In the midst of all this, Bruce Springsteen was turning the conference into his personal meet-and-greet, mission statement and public rehearsal for a tour that he would launch just a few days later in Atlanta with the E Street Band. That’s fine with me. Everyone in Austin last week – some 2,000 acts, and thousands of industry lackeys – had an agenda, or else they wouldn’t have been there. But as omnipresent as he was, I never saw Springsteen. I saw Mojo Nixon a half-dozen times, without even trying. But you make your choices at an event this big, and I pursued other bands while Springsteen was making a surprise, but not unexpected, appearance at the Austin Music Awards, singing with Joe Ely and Alejandro Escovedo. My friend Scott attended Springsteen’s convention keynote address and was struck by his theme, which sounded like a pocket history of rock and protest. Springsteen even picked up a guitar to show how his own “Badlands” was inspired by  The Animals’ “Don’t Let Me Be Misunderstood.” And I didn’t win one of the pink wrist bands that allowed entry into Springsteen & the E Street Band later that evening. But my friend Steve got in, even though I deserved it more than he did.

While Springsteen & the E Street Band were playing Thursday night, I was at the Woody Guthrie tribute. There was a rumor Springsteen might even turn up after his own show. Woody’d be 100 if he were alive today. He’s not. But his music is. I know a lot of Woody Guthrie songs. But I’d never listened to them quite so intently. Garland Jeffries opened with Dylan’s “Song for Woody,” then two dozen musicians followed, most playing two Guthrie songs. I was most struck by what a great story “Pretty Boy Floyd” tells, and how the Mexican-American singer Lila Downs wove together some jazzy-Latino pieces of “This Land is Your Land” with other pro-immigrant words written by Guthrie. Downs noted that so many anti-immigrant voices were talking about “forgetting about the places that we all come from sometimes, and he was very much into reminding us of that.” Springsteen never showed up – but producer Hal Wilner was hanging around the back of the room for no explained reason – and Arlo came out at the end to lead a bunch of the musicians and the audience in “This Land is Your Land.” It may have been Springsteen’s conference, but it was also Woody’s. “When I look at where we’re at as a nation,” said Chris Masterson, who plays guitar for Steve Earle, “I wish he was still around.”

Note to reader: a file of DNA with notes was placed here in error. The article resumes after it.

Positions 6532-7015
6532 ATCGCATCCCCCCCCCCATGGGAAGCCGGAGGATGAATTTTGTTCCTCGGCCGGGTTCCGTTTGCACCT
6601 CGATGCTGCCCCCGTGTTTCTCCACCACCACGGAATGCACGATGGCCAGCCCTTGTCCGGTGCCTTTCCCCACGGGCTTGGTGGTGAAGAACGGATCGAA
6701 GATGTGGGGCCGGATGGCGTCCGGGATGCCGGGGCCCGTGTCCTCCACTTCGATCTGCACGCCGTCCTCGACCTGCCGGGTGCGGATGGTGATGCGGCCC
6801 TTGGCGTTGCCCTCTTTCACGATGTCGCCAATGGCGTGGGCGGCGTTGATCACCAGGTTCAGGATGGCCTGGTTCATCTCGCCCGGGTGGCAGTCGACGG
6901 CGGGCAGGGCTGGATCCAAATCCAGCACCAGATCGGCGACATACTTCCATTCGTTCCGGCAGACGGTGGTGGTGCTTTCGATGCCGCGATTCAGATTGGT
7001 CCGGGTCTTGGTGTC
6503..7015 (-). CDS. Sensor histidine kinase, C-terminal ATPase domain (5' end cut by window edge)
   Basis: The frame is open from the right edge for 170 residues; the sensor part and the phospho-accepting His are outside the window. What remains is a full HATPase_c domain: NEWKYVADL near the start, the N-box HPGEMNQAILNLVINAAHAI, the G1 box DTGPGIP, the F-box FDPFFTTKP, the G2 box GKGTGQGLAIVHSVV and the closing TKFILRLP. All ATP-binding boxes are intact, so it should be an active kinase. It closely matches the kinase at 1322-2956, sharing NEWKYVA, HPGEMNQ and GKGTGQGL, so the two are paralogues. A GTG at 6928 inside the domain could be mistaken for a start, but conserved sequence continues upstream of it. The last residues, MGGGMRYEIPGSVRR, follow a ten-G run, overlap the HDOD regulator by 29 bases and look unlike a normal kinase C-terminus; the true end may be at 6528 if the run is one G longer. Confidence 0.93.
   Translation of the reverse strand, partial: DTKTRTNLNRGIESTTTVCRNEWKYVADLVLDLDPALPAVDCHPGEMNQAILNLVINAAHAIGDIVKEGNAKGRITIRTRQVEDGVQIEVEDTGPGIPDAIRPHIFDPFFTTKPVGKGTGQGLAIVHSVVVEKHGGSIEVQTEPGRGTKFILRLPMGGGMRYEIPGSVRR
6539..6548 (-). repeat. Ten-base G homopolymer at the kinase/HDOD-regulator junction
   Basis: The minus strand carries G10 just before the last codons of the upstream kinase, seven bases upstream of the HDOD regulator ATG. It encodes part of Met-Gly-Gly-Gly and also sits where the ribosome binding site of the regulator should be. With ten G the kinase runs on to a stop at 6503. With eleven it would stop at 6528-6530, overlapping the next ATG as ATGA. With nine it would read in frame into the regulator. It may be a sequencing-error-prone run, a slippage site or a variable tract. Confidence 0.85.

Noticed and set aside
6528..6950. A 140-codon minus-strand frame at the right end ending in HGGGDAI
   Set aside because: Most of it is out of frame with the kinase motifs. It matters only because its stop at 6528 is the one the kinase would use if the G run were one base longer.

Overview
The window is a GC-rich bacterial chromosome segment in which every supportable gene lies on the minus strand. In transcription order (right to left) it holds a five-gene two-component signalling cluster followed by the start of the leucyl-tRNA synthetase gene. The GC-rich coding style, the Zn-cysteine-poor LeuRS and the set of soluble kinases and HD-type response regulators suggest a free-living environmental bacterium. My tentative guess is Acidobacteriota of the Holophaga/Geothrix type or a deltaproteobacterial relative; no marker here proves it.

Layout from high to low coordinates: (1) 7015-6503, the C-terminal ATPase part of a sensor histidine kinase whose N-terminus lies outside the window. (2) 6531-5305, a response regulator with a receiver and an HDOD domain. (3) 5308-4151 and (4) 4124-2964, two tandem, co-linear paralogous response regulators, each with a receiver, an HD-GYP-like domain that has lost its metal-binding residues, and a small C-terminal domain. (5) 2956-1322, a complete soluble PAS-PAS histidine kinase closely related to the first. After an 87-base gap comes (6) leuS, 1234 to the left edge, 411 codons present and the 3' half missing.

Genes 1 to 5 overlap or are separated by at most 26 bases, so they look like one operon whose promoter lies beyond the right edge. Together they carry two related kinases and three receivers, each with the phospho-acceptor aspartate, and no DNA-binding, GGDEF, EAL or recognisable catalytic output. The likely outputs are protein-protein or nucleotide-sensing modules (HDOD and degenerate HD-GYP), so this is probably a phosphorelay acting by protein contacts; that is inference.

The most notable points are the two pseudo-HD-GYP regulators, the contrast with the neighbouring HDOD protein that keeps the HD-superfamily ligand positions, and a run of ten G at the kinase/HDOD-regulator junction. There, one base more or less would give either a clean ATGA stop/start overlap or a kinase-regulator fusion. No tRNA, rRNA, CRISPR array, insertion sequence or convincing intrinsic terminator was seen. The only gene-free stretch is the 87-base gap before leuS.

I know how he feels.

I know how he feels.

As I wandered Austin at 1 a.m., I marveled at the mass of humanity that filled the closed-off streets. Music of all sorts poured out of every open door and widow, and from the tight knots of drum circles. People ate trailer-made Korean burritos as thin laser lights slashed through the dark sky overhead. Weren’t lasers supposed to be dangerous things?  But now, in the 21st century, we play with them.

We stopped at the Congress Street Bridge at 7:35 one evening, waiting for the world’s largest urban bat colony to emerge in their nightly pursuit of many times their body weight in insects. But the bats, like Springsteen at the Woody Guthrie tribute, were a no-show. In March, they’re still wintering in Mexico.

I was at a party a block from Stubbs’ when Tommy finally messaged. Rachael Ray’s party was winding down, we could probably get in without waiting in line. We finished our beers and headed over to Stubbs’ BBQ. The line was gone. So was the party. I saw overflowing trash cans of beer cups and paper plates. A security guy at the gate sized me up. “Are you here for the recycling?” he asked.